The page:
Posts Tagged ‘autism’

  1. The Curious Incident of the (un)Crossed Paths

    Posted on July 11th, 2012 by Hannah Tweed

    I had an odd realisation today.

    I’ve been a postgraduate student at the University of Glasgow for three years. As far as I was aware, I was one of a handful of people within the College of Arts working on disability studies. Then, at a meeting to organise a conference (‘Assembling Identities’, May 2013) I made a new acquaintance, and we discovered we’re both working on our PhDs within disability studies. Cue much animated discussion.

    On meeting for coffee, we discovered that we’d both completed our (overlapping) undergraduate degrees at St. Andrews, studied many of the same courses, and started PhDs at the University of Glasgow, each working on Disability Studies in relative isolation. Given that our relevant departments (English Lit. and Creative Writing) share not only a School but a building, it seemed bizarre that we’d managed to avoid crossing paths in the last few years.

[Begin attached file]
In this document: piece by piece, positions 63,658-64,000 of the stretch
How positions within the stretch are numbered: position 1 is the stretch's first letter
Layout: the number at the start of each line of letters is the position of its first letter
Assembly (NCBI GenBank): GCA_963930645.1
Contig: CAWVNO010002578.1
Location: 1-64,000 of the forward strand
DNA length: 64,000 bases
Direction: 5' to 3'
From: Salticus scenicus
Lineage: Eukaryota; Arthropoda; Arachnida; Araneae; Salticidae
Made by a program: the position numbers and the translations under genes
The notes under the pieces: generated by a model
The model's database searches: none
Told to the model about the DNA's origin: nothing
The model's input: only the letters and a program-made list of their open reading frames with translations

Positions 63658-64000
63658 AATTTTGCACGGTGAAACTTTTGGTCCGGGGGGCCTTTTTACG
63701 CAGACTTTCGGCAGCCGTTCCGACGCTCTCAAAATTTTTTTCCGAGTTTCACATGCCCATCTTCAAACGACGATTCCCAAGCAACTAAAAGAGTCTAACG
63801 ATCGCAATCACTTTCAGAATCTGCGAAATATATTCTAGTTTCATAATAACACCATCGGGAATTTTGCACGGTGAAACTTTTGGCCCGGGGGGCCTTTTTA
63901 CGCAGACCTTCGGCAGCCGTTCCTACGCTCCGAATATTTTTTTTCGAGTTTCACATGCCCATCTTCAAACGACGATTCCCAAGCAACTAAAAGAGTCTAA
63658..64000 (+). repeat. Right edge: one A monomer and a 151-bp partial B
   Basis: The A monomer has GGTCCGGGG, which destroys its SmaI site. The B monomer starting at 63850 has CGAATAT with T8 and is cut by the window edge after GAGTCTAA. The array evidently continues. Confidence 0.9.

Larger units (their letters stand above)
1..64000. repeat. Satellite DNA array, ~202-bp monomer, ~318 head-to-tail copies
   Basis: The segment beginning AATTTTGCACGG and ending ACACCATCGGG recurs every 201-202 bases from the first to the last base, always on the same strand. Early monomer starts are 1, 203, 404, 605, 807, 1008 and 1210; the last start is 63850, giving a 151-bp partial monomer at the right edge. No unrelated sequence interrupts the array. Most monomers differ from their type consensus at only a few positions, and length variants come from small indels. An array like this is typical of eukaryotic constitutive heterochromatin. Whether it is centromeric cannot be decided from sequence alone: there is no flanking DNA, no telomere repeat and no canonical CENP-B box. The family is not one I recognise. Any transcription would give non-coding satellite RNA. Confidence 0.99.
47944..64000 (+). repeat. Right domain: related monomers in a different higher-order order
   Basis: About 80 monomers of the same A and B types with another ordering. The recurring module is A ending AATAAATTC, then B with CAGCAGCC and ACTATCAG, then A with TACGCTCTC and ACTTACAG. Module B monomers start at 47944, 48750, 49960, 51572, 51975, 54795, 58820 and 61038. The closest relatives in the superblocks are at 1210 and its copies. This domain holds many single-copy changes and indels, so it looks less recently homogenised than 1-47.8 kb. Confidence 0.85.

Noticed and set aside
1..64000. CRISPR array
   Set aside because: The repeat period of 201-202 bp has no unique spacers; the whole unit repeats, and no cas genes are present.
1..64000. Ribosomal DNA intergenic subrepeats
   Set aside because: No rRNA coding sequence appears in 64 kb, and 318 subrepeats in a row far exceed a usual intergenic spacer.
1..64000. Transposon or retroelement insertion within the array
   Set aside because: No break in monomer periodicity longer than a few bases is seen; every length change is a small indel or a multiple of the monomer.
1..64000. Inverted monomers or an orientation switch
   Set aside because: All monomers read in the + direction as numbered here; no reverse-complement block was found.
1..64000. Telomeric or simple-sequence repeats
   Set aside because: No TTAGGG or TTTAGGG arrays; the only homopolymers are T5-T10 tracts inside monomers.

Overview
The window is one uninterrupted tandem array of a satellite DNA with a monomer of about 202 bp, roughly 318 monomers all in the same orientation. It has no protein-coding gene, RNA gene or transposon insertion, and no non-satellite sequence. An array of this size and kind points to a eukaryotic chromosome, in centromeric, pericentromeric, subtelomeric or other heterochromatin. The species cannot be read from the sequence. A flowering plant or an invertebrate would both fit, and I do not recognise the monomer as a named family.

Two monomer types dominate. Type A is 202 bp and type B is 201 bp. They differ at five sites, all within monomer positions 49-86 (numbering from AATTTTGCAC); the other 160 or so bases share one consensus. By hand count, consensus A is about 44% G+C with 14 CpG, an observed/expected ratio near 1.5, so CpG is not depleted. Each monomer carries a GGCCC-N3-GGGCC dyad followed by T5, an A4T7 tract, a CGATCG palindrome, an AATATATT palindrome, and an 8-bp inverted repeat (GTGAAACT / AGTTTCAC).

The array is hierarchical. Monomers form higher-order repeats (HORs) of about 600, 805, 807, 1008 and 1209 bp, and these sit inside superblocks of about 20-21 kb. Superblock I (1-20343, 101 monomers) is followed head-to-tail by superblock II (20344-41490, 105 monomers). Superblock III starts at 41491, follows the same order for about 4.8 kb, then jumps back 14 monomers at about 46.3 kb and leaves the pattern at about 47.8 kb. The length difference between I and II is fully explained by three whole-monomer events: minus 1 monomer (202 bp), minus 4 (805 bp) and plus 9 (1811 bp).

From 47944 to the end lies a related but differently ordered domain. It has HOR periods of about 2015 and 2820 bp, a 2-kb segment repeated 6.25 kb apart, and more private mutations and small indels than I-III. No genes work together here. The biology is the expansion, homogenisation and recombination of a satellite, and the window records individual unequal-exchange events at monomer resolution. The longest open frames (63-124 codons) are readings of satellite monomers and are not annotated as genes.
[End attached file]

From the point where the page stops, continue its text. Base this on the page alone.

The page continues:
This led to the thought – we can’t be the only people in this situation, especially as people come to disability studies from a wide variety of subject backgrounds. If this is the case within UoG, how much more difficult is it to locate people working on similar topics and areas in different universities and in other parts of the country?

    The hope is that this blog can be a way of networking with other people working on disability studies and the medical humanities in the UK, and provide a forum for people to bounce ideas off each other and find out what is currently being researched and talked about. In the interests of starting this off – I’m Hannah, and I’m researching the representation of autism in contemporary literature and film. My most recent chapter involves investigating the prevalence and role of the medicalised preface in autobiographical writing by people with autism, which is currently less of an ‘investigation’ and more of a rant. I’m working on it. If anyone has any overlap or interest in this area I’d be delighted to trade references and opinions.

    So… any takers?

    Hannah